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Ive been trying to work this out for a few hours now, but am stuck, hence I am coming here for some help. N.B. I am using BlueJ, to construct these classes, as im still learning.

What I am trying to do is create a PlayList which has a two parameters: name and a ArrayList of tracks. It then creates a playlist and copies the tracks from the list (in order) onto the playlist; but I dont want any help with this part, as of yet.

My issue is I am unsure how to call the ArrayList when constructing the PlayList.. Because the specified type is of .

public class PlayList
private String myName;
private ArrayList<Track> myTracks;
private int myDuration;

public PlayList(String name, ArrayList<Track> tracks) {
    name = myName;
    myTracks = new ArrayList<Track>();
    for (Track t : tracks) {


What happens, in BlueJ, is when I construct a new PlayList class, it provides an empty field box for String name, and for ArrayList tracks. String name is fine, as I can simply put "anything" but am stuck as to the ArrayList tracks?

I know this is probably isnt a very specific question, but I am still learning.

share|improve this question
what is the question? – amit Sep 4 '11 at 11:22
Are you asking us how to design the GUI so that the user can enter the data for some number of Track objects? – Jeff Grigg Sep 4 '11 at 12:27
up vote 1 down vote accepted

The constructor of your PlayList wants an object of type ArrayList filled with elements of type Track. So to create a PlayList you must provide an already created one.

It depends on your surrounding of the call, maybe you already build a list there and can just put it into your PlayList constructor, but you need something like this anywhere:

// Create an empty list
ArrayList<Track> tracks = new ArrayList<Track>();
// Add a track. e.g. when receiving a gui event
tracks.add(track); // track was created with new Track()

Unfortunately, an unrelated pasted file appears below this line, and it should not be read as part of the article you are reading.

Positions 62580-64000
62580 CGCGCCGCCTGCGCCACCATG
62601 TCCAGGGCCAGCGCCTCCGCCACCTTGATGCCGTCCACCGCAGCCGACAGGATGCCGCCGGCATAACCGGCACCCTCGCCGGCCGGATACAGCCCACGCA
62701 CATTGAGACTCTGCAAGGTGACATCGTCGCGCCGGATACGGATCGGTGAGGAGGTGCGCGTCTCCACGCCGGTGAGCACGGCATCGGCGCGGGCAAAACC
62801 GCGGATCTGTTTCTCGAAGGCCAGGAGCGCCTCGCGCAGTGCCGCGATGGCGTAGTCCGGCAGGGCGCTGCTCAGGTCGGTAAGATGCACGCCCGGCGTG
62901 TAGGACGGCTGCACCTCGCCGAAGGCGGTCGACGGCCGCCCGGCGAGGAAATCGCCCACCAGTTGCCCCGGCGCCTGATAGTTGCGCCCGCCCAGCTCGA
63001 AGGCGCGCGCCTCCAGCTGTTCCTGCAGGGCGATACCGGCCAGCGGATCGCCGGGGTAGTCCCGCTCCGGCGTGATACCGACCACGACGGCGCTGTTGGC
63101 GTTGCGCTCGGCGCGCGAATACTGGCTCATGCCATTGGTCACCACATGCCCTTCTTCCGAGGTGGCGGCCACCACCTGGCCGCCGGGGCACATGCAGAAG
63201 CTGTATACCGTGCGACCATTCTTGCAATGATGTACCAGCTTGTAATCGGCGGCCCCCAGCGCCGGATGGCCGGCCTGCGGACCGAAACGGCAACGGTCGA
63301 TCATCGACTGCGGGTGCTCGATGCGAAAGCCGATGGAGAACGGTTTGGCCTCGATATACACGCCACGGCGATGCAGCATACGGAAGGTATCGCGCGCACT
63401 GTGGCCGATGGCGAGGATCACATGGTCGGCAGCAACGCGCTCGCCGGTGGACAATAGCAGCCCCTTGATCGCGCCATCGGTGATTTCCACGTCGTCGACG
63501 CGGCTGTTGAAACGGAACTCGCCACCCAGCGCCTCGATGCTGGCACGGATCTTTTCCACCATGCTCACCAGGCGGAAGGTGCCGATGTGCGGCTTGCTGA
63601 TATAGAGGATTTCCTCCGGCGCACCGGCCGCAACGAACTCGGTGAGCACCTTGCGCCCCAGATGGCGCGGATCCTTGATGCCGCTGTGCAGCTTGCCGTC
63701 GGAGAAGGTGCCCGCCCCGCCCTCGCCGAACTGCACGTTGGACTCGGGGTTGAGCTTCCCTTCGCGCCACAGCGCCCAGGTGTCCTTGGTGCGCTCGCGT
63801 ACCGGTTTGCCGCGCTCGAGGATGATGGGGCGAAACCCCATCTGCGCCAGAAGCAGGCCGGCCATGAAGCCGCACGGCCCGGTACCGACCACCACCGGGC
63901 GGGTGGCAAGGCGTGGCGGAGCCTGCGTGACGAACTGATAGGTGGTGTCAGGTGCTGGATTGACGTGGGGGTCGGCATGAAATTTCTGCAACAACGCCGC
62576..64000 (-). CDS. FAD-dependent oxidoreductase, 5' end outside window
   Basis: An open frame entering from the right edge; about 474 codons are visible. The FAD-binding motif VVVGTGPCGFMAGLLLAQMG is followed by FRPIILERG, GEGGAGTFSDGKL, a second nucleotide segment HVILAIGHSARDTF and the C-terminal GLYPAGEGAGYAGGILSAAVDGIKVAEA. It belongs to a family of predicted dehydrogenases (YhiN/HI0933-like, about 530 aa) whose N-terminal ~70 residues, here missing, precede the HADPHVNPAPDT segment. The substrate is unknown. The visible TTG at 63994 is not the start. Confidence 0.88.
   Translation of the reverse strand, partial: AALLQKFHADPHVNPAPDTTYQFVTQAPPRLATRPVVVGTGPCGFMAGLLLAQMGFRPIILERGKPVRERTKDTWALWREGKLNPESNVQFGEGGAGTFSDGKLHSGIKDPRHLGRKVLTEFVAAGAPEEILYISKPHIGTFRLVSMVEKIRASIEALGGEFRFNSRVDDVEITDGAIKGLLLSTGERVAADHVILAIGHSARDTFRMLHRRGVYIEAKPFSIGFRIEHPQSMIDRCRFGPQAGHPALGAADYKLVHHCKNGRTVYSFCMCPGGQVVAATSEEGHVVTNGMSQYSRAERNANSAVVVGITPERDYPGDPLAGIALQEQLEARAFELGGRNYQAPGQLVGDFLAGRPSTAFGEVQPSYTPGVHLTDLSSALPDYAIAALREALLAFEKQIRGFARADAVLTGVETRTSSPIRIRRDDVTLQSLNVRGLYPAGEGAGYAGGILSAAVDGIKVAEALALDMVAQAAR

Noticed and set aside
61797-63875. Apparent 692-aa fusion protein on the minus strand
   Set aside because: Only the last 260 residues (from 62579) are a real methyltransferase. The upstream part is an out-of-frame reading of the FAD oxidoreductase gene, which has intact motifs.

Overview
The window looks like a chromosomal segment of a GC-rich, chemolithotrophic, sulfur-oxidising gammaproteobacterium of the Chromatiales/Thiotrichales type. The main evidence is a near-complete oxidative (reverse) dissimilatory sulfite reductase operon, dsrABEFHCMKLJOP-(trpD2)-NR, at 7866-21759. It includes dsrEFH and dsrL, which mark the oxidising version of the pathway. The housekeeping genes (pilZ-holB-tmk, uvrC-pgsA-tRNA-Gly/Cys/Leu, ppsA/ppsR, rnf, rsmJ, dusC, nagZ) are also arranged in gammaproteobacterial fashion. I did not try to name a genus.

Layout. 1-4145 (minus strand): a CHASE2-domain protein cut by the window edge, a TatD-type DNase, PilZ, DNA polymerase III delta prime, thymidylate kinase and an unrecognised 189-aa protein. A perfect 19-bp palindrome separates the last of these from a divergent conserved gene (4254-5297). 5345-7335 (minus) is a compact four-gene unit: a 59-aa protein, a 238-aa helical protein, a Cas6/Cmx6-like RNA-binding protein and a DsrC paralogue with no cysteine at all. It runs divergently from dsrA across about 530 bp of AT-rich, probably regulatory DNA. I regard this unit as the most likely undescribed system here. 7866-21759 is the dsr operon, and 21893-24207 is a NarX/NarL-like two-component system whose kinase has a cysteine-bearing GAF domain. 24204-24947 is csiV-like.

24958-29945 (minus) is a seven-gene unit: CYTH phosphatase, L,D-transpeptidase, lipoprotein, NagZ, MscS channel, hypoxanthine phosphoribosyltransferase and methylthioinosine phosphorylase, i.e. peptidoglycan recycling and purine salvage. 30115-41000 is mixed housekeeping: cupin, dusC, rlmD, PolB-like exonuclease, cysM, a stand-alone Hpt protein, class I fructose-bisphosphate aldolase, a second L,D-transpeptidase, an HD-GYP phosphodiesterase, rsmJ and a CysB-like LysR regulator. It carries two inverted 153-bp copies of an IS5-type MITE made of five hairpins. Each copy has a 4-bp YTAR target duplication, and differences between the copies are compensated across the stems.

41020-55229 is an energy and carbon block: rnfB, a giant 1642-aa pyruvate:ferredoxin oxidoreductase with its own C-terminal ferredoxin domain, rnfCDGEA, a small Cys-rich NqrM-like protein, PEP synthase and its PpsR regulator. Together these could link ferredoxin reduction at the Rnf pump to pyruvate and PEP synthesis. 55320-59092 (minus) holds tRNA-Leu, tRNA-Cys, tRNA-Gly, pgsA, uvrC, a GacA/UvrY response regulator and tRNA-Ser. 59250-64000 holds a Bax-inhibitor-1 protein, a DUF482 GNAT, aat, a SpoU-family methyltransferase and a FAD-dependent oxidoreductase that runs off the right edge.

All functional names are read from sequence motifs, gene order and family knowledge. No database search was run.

Or maybe you don't need/want lists outside of PlayList objects. You could use PlayList objects to manage and encapsulate those, by changing the constructor to only create an empty list on its own and allow others to add tracks to it via an addTrack method.

share|improve this answer

sunadorer's response should answer your direct question. I have some general remarks about naming conventions for the fields in your class and the parameters of your constructor.

I would not prefix your fields with 'my'. It is a bit of a matter of style, but I would not have much against using the same names for the constructor parameters. You can distinguish between the parameter and the field by using when referring to the field.

Also, using ArrayList here seems unnecessarily restrictive: you could use the more general List interface (which ArrayList is just one implementation of, so you don't have to touch PlayList if you want another kind of List later o):

public class PlayList {    

  private String name;
  private List<Track> tracks;
  private int duration;

  public PlayList(String name, List<Track> tracks) { = name;
    this.tracks = new ArrayList<Track>(tracks);
share|improve this answer
You should add the type parameters to the List tracks again, without them it's worst than having ArrayList in your constructor signature IMHO. – Philipp Reichart Sep 4 '11 at 11:59
+1 for suggesting List instead of ArrayList. Just to go a bit further, will it be better to have List<Track>? – yjw Sep 4 '11 at 12:00
He Should NOT use List if he knows what type of List it is, maybe List<Track>. this is also more appropriate as a comment then an answer. – amit Sep 4 '11 at 12:00
Might also want to use the copy-constructor of ArrayList to save the whole loop-and-add thing: new ArrayList<Track>(tracks); – Philipp Reichart Sep 4 '11 at 12:10
Just looked at the source of @Arnout's answer and the type paramters are already in there, he just used <code><pre> tags instead of the 4-spaces-indentation so SO filtered out the <Track> as HTML. I edited his answer and it's pending review. – Philipp Reichart Sep 4 '11 at 12:14

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